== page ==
Portola Coffee Lab and other shops will be featured at Small Business Saturday
Jeff and Christa Duggan are passionate about coffee — almost to the point of obsession.
That deep enthusiasm about the intricacies among coffee beans is what drove the husband and wife to open Portola Coffee Lab, which has taken root as a favorite among Orange County coffee drinkers who prefer an alternative to mass-produced java.
Portola, along with other Orange County businesses, will be featured Nov. 25 at Small Business Saturday at SOCO and the OC Mix.
In addition to the dozens of businesses that will be selling their products at the event, there will be raffles and live music. The Good Weekend, a pop-up shop movement, will offer shopping from sustainable brands and socially-conscious companies.
Portola Coffee has amassed a strong following in the county, but like any other small business, its evolution was accompanied by hard work and sacrifice.
The idea grew out of Jeff Duggan’s longtime hobby of home-roasting coffee. But this wasn’t just a whimsical amusement. Jeff Duggan, 44, of Tustin researched and practiced the specifics of coffee-making like a scientist.
When Christa Duggan had to leave her longtime job about 10 years ago in the nonprofit industry to take care of their health-compromised newborn son, Gabe, they began talking about starting a business.
They opened the first Portola Coffee in 2009 in a small area of an Irvine bakery. Two years later, they opened their flagship store at SOCO and the OC Mix, 3313 Hyland Ave., Costa Mesa.
During the business’s infancy, Jeff Duggan balanced his longtime information technology job with the city of Los Angeles with the demands of a new company. As the sole coffee roaster in those days, he would leave work and roast through the night at the Costa Mesa location.
Now, the Duggans have six stores throughout Orange County.
Other than providing customers with brews, Christa Duggan believes the business is successful because county residents are beginning to shop at more local, mom-and-pop stores instead of at large companies.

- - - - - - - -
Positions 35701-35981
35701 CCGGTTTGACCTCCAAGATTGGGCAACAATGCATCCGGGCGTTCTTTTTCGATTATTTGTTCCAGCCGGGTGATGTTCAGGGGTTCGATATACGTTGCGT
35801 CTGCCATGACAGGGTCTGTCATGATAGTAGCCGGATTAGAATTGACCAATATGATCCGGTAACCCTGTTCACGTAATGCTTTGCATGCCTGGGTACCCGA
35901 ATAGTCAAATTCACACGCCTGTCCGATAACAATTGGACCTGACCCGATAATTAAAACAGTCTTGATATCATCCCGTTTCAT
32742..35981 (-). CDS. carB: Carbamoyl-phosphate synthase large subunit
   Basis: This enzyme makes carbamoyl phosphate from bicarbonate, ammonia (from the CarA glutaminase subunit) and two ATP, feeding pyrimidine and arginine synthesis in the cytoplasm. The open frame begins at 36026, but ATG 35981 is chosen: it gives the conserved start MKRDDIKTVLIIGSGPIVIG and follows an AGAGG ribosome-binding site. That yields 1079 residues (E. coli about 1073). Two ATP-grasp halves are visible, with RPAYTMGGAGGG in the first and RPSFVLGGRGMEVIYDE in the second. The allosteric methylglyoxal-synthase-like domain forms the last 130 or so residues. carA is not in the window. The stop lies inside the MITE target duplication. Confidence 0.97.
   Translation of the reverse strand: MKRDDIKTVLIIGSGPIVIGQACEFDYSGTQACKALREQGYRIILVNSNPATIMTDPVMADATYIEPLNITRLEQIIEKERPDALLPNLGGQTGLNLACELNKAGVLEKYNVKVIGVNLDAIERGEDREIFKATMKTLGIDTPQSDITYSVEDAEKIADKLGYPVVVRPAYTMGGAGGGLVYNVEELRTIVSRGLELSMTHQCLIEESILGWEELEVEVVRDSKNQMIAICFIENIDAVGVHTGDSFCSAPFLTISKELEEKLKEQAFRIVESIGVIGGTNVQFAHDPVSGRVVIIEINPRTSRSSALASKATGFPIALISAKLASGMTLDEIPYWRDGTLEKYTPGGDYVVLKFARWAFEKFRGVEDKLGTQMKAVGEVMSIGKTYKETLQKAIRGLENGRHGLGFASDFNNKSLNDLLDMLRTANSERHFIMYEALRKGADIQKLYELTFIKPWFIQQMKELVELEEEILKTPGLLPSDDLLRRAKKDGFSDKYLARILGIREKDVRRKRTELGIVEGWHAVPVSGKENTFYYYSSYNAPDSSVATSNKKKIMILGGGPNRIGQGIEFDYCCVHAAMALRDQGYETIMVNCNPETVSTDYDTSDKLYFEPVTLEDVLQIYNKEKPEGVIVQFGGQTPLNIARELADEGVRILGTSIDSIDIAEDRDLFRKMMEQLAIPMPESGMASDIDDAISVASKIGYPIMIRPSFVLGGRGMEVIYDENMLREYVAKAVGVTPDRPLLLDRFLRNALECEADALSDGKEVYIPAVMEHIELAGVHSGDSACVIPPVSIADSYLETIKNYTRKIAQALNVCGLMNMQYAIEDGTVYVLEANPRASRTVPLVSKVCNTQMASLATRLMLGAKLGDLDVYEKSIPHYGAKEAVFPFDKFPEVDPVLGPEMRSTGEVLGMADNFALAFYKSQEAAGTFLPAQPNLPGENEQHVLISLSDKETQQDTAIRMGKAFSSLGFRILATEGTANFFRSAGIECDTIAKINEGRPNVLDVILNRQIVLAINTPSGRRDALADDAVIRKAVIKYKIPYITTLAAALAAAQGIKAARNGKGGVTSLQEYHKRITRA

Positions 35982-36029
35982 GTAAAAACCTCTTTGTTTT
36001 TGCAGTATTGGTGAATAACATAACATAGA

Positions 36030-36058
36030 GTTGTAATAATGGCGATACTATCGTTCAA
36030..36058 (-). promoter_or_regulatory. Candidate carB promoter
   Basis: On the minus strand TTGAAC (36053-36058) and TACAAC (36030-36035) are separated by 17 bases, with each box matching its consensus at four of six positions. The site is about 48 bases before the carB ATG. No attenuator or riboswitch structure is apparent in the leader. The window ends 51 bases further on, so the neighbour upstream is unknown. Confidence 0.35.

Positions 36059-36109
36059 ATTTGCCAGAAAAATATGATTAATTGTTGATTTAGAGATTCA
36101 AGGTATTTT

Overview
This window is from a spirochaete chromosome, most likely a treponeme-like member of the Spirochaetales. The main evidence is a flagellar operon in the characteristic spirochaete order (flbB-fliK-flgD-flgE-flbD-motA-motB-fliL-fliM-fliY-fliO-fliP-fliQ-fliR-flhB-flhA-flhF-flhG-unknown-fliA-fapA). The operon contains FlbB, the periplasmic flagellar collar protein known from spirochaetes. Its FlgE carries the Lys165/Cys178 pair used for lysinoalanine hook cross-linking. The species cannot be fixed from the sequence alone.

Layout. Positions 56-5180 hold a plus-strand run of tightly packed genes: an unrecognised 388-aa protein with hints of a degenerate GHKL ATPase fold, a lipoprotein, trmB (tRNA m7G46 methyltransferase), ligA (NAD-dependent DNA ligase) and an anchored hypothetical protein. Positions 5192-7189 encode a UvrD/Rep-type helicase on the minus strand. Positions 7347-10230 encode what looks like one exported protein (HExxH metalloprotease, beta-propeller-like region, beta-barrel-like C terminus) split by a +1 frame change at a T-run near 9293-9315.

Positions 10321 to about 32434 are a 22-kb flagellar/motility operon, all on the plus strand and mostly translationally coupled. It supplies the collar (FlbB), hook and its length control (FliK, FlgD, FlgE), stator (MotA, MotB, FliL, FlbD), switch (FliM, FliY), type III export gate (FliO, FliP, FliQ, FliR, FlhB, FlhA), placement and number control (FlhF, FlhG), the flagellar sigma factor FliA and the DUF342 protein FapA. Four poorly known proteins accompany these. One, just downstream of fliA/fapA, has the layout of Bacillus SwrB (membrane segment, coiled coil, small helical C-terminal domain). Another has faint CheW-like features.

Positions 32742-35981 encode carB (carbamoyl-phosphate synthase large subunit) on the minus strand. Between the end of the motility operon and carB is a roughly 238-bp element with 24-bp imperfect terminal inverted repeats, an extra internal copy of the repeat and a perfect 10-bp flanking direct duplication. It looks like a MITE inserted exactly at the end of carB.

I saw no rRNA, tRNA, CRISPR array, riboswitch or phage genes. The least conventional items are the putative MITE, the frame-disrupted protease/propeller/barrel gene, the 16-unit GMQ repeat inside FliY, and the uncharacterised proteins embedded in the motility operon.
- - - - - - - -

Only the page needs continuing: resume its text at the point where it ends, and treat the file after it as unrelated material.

“People are shopping at places where the owners have a face,” Christa Duggan said. “The general public is now more conscious of where they are shopping and choosing smaller stores rather than national chains. That’s awesome.”
Like the Duggans, Claudia Stubin, 44, of Huntington Beach aims to provide her customers with products while giving a face to her business.
Her store, Farm & Culture Co., which sells kombucha and bone broth, will also be featured at Small Business Saturday. The store, at SOCO and the OC Mix, serves these products in a small bar-like setting.
Similar to Jeff Duggan, Stubin began her business from her years-long hobby of crafting kombucha at her home. With the belief that the replenishing effects of bone broth and kombucha can change one’s life, she decided to start a business.
Her store opened about two years ago.
Noting that some people may be averse to the taste of kombucha or bone broth, she said she puts great effort into making her flavors, something that sets her business apart from corporate chains.
But, it’s not just about providing healthy products for her customers. Stubin also takes joy in the relationships she forges with her customers.
“I care about my connection with the customers,” Stubin said. “I love when my regulars come in and share their life with me.”
Small Business Saturday is from 10 a.m. to 4 p.m. Nov. 25 at SOCO and the OC Mix, 3313 Hyland Ave., Costa Mesa. For more information, visit https://bit.ly/2mzqGMH.
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